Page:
Anthropologists recognize the economic importance of fishing weirs in the harvest of marine resources by Northwest Coast peoples. Yet very little research has focused on the range of variability in weir technology and its cultural and environmental context. I examine intertidal fishing technologies on the Oregon Coast, a southerly portion of the Northwest Coast. On the Oregon Coast, the estuary ecotone held a great abundance and diversity of fishes. The largest and most numerous Native residential centers were located along the shores of estuaries, and tidewater fishing appears to have been central to the region’s economy.
I examine extensive unpublished archival accounts of Native oral history relating to Tidewater weir technology. I also present the results of archaeological survey, radiocarbon dating, feature characterization, and ecological and taphonomic studies. This archaeological research fills a large gap; 10 years ago only 6 of the 72 archaeological weir sites reported here had been recorded and none of the 81 radiocarbon (14C) dates from weir stakes and lattice had been acquired. Over 80 percent of the 14C dates from wood stakes date to the last millennium, with earlier dates distributed evenly over the period between about 3400 and 1000 years ago.
Using of the new data on tidewater weir fishing, I address some of the economic aspects of theories that relate weir use to the development of social ranking and wealth differentiation on the Northwest Coast. I find that several prevailing assumptions about weir technology and its cultural context are unfounded. In many ways tidal weir fishing has been portrayed as involving large group organization, annual rebuilding, short-term intensive harvest, and processing for long-term storage, characteristics thought to be related to the development of hierarchical social organization. Yet fishing structures used in Oregon Coast estuaries were very different from the large fish dams used in rivers above tidewater. Where riverine weirs were often built and used only for seasonal use, tidal weirs were used throughout the year to harvest a diversity of marine fishes such as herring, sardine, smelt, and salmon, fishes that collectively entered estuaries in large numbers during all seasons.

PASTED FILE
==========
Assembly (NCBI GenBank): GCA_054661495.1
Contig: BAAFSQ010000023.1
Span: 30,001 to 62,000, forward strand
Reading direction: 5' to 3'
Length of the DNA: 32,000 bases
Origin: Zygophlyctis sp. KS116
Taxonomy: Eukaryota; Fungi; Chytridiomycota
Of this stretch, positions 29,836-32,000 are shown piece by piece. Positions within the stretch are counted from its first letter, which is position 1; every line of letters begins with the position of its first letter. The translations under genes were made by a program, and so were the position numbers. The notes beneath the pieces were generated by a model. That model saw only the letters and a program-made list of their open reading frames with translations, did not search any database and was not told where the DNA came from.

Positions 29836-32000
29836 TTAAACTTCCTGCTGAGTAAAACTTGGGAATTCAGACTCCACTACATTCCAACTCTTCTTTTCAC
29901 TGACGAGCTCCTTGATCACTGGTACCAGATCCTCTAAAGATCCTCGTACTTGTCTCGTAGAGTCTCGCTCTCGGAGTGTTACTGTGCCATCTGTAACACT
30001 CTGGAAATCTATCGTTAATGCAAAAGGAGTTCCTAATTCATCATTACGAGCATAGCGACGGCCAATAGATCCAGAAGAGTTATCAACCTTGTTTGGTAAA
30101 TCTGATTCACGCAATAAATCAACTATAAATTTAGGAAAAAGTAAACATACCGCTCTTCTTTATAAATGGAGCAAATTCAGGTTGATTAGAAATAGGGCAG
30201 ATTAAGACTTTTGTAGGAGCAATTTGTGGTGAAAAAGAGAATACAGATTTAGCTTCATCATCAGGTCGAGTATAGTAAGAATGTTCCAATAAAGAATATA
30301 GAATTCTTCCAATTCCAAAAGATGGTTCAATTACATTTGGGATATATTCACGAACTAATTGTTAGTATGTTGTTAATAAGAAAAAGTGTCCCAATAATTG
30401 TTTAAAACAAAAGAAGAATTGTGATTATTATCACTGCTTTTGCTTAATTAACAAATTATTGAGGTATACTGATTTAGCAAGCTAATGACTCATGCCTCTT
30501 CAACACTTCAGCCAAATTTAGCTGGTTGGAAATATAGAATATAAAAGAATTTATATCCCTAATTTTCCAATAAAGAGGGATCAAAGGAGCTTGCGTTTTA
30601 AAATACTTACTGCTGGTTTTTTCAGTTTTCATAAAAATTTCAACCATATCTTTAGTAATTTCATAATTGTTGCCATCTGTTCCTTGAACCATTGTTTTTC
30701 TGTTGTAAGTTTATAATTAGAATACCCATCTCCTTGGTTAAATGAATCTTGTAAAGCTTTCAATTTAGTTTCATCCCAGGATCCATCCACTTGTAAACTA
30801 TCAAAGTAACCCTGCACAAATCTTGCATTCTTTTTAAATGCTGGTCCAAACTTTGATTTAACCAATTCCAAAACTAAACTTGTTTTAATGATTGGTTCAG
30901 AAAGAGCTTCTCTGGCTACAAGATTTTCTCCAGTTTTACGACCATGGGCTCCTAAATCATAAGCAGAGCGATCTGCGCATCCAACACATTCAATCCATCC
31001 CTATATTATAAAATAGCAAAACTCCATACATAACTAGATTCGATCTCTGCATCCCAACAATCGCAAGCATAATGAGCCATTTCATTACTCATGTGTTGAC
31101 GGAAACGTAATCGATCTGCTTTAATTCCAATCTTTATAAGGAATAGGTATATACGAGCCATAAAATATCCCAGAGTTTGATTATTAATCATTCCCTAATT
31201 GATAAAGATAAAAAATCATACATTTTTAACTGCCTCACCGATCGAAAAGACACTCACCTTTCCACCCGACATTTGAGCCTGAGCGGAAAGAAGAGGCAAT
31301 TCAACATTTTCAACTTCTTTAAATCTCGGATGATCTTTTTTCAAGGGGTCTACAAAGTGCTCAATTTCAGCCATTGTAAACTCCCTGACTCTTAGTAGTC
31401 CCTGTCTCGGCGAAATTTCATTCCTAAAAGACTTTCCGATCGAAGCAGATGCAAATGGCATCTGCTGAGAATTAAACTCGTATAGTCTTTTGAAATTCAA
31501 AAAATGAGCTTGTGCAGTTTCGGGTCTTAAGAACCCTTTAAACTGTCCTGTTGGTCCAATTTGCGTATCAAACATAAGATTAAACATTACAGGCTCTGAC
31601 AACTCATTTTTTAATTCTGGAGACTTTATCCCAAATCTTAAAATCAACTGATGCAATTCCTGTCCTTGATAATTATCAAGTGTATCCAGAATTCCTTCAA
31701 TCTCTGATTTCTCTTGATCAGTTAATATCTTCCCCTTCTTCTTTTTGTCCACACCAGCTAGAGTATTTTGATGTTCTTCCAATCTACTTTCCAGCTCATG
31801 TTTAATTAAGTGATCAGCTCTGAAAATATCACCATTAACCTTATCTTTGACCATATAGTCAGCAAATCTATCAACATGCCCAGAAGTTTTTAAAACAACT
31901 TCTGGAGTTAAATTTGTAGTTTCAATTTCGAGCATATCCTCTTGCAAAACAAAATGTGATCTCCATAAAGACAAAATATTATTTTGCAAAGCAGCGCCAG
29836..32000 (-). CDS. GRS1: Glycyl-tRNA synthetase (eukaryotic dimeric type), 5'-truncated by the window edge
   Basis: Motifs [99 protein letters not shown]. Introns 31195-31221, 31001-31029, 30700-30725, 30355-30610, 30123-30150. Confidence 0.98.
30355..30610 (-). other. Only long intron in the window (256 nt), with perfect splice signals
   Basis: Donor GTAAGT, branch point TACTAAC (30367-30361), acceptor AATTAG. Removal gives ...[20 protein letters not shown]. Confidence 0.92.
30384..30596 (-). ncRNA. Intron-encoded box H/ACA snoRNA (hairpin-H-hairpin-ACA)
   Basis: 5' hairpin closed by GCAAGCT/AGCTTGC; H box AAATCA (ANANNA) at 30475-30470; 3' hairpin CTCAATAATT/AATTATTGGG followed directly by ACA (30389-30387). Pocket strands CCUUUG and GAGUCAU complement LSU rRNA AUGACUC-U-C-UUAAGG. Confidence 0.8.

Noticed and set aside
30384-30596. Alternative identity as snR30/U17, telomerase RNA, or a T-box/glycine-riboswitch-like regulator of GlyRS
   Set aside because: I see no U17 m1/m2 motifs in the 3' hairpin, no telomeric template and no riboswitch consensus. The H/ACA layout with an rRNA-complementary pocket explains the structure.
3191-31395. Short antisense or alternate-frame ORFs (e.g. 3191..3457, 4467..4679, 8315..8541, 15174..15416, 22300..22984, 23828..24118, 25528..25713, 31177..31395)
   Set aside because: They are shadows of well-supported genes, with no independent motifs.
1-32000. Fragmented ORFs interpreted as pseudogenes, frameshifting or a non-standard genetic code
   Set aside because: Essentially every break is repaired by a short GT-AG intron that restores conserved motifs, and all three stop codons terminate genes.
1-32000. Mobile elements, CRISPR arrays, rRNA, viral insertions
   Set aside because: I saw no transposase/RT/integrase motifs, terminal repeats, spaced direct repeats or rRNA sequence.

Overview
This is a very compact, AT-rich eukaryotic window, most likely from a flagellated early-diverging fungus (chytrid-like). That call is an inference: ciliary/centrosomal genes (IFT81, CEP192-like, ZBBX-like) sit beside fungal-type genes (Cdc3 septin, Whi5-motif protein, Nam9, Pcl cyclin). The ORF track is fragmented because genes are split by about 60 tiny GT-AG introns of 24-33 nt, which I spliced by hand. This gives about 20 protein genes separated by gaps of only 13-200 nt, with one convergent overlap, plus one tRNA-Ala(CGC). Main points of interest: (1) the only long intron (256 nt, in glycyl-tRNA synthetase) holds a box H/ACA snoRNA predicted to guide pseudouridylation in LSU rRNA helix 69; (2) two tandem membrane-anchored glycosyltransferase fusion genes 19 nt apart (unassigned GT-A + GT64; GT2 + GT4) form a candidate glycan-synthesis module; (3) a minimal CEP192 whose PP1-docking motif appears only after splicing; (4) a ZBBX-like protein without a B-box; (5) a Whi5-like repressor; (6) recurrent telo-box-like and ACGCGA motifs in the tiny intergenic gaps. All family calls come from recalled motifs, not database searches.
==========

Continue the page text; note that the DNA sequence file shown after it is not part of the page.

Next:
I argue that researchers investigating tidal weir use should consider the full range of subsistence activities possible with these structures. Furthermore, models relating social developments to weir fishing should be revised in light of new data on the temporal, geographic, and residential context of weir fishing.
- fishing weirs,
- fish traps,
- wet sites,
- Oregon coast
Available at: http://works.bepress.com/byram/5/